I asked the nurses if he had any relatives at all. I was thinking, even if they refuse to take care of him at home, they may be willing to just accompany him on a bus or train to Penang. But I was told that his family members do not wish to have anything to do with him. He was married before, and had children from that marriage, but his ex-wife and children aren't even bothered to know how he's doing. He has a mother, but when the nurses called her to inform her that they'd need to send her son to a shelter home, she just told them to go ahead, without even wanting to know where, when or how.

The nurses initially thought I'd be able to make arrangements by tomorrow. They probably thought we have full time staff in Buddies and so it shouldn't be a problem. But we don't have anyone full time, most of the volunteers work 9 - 5 and so we can't simply go as and when we are needed. Anyway, I told the nurses, I'd have to ask around and find out if and when any of my male volunteers are free to send this guy to the shelter home.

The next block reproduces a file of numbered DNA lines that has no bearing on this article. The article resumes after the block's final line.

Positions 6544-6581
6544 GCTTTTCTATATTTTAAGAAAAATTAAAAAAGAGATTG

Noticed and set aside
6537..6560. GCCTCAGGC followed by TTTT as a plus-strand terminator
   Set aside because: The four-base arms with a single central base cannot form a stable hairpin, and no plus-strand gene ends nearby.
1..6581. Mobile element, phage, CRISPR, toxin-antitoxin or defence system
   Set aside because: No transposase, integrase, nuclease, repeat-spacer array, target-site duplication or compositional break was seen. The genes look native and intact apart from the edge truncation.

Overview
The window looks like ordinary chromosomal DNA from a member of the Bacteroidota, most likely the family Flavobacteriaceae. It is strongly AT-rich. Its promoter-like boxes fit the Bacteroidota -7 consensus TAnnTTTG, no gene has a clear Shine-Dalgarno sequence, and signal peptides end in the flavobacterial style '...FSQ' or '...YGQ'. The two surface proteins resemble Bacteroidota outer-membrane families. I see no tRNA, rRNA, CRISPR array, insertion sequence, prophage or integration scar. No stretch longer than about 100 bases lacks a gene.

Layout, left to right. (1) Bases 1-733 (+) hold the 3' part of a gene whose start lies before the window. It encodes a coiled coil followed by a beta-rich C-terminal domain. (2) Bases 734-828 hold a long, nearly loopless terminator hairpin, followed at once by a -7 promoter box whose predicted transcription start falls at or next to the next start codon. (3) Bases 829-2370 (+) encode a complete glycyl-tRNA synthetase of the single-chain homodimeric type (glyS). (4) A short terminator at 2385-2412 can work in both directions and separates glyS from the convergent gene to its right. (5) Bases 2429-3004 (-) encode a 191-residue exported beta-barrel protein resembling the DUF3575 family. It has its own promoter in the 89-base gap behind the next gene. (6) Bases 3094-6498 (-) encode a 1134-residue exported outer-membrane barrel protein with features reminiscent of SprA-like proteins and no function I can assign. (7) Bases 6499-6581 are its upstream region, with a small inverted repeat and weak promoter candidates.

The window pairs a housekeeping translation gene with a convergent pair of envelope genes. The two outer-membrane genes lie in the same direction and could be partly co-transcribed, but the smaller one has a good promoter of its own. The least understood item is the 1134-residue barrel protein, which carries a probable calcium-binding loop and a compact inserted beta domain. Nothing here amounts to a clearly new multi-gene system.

Just as I got home, the staff nurse called again. She said she managed to arrange for the guy to be sent by ambulance. Under normal circumstances, the ambulance can only be used to transfer a patient from one hospital to another, not to send a discharged patient to a shelter home. That was what I've been told each time they seek my help to send HIV cases to shelter homes. However, due to his inability to be independent, and with no family members taking him, they decided to be a bit lenient this time. Thank goodness.


Monday, 5 September 2016

Freemarket at Kg Ulu Geroh, Gopeng

Pertubuhan Wanita Prihatin Perak (PWPP) organised its 6th freemarket yesterday. The first one was held in March this year at Chenderong near Batu Gajah. The second one in April at Kg Changkat Tin, Tg Tualang. The third in May at Kg Suak Petai, Manong. The fourth in June at Ashby Flats, Ipoh. The fifth in August at Manjung. This time, for the first time ever, we ventured deep into Orang Asli settlements, in Kg Ulu Geroh, Gopeng.

I've actually been to the place twice before, the first in 2011 for an awareness campaign. During that time, there was a part where we had to drive off-road before getting back onto the tarred road, and so we were advised to go in a 4 wheel drive. That was my first time ever driving a manual 4WD (it was a Pajero) and it turned out I was the only female driver. The second time I went to the very same kampung, it was for a trekking trip to see the rafflesia. The tour operators drove us there.